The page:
Interest-based learning is an educational approach that allows students to explore their personal interests as a way for them to learn and gain skills. This article answers some of the questions you may have about how to make this work for your students!
Like most middle school girls, Madeline and Megan have various interests. They love singing, dressing up and especially, makeup! Many would consider their interest in makeup as a hobby on the side or typical coming-of-age behaviour, but educators at William Monroe Middle School viewed it differently. Recognising the learning potential that could exist, the school provided the girls with the space and time to explore their passion for it. This resulted in higher engagement and meaningful learning, as Madeline shares:
| “I like makeup, I like playing around with it, so getting to have that interest in class was really fun because I got to explore what I really like and what could be a future profession,”
This is one example of how Interest-based Learning (IBL) can be implemented in a class. For those who are new to IBL, Interest-based learning is an instructional approach that allows students to explore their personal interests as a means of acquiring knowledge and skills. Learning more about what you’re already interested in sounds interesting, don’t you think?
This pedagogy has been around for years but perhaps has been identified by different names such as Montessori and Project-Based Learning. It has been practised by international schools, early childhood centres, and even at home. But no matter what name it goes by or how it’s done, Interest-based learning pedagogy is all about providing students with the opportunity to explore their interests as a means to lead their learning experiences.
Here’s a quick guide to help answer some questions you may have about it:
Is there a problem they want to solve? A cool hobby? Or maybe a celebrity they admire? Ultimately, the goal is for them to explore a topic of their choice, learn more about the area they're interested in, and have agency over their learning experience. The possibilities are endless.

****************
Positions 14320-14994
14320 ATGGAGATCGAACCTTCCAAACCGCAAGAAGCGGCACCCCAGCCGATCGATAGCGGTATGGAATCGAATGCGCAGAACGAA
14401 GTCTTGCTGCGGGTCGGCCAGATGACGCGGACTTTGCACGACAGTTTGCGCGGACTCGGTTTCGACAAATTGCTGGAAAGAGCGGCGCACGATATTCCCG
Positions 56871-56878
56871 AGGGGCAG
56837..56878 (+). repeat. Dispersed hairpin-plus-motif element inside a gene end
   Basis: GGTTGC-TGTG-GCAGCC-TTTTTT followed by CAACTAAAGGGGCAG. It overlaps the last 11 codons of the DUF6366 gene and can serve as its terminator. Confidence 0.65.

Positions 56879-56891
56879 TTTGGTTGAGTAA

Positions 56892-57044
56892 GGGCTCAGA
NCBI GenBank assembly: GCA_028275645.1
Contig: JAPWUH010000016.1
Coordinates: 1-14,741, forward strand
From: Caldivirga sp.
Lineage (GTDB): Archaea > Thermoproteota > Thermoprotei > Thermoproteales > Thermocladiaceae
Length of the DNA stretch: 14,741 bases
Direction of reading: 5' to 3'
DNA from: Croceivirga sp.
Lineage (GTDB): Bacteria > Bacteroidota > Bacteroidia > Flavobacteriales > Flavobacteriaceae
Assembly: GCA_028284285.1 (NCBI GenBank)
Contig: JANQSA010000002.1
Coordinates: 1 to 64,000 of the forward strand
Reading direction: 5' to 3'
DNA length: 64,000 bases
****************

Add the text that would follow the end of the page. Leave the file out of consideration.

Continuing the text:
Engage in what your students are passionate about and learn alongside them! The key is to ensure that they understand what they're doing, and act as a facilitator during this process. When all of the research and execution is done, it's time for show and tell. It can be in the form of a vlog, a short video, a written journal, or even a stage play. Let their imagination take the lead.
Coming back to Megan and Madeline’s school as an example, the school allocated a specific time and space for students to explore their interests. Similarly, you can try taking an hour out of the school day to let your students explore their interests - some teachers call that the implementation of "Genius Hour."
Another suggestion is that you can also ask parents to get on board with implementing IBL outside of the classroom. Maybe they can explore their interests at home in their day-to-day activities or during their playtime? For instance, allowing students to play video games within a period of time could spark their interest in game-design, which could then be translated into understanding how game-design works, coding, graphics, and so much more!
Hopefully, this guide inspires you to adopt Interest-based learning wherever you are. No matter how you apply it, Interest-based learning enables learners to have freedom to explore their passions as a means to drive their learning. Just like Megan and Madeline's experience, this can lead to truly inspiring outcomes.
Now that we know students do better when they're motivated by their interests, why not see this as a stepping stone for students to start dreaming about the future they want? Maybe your students’ dream is to become a medical scientist? A space explorer? Or an AI engineer?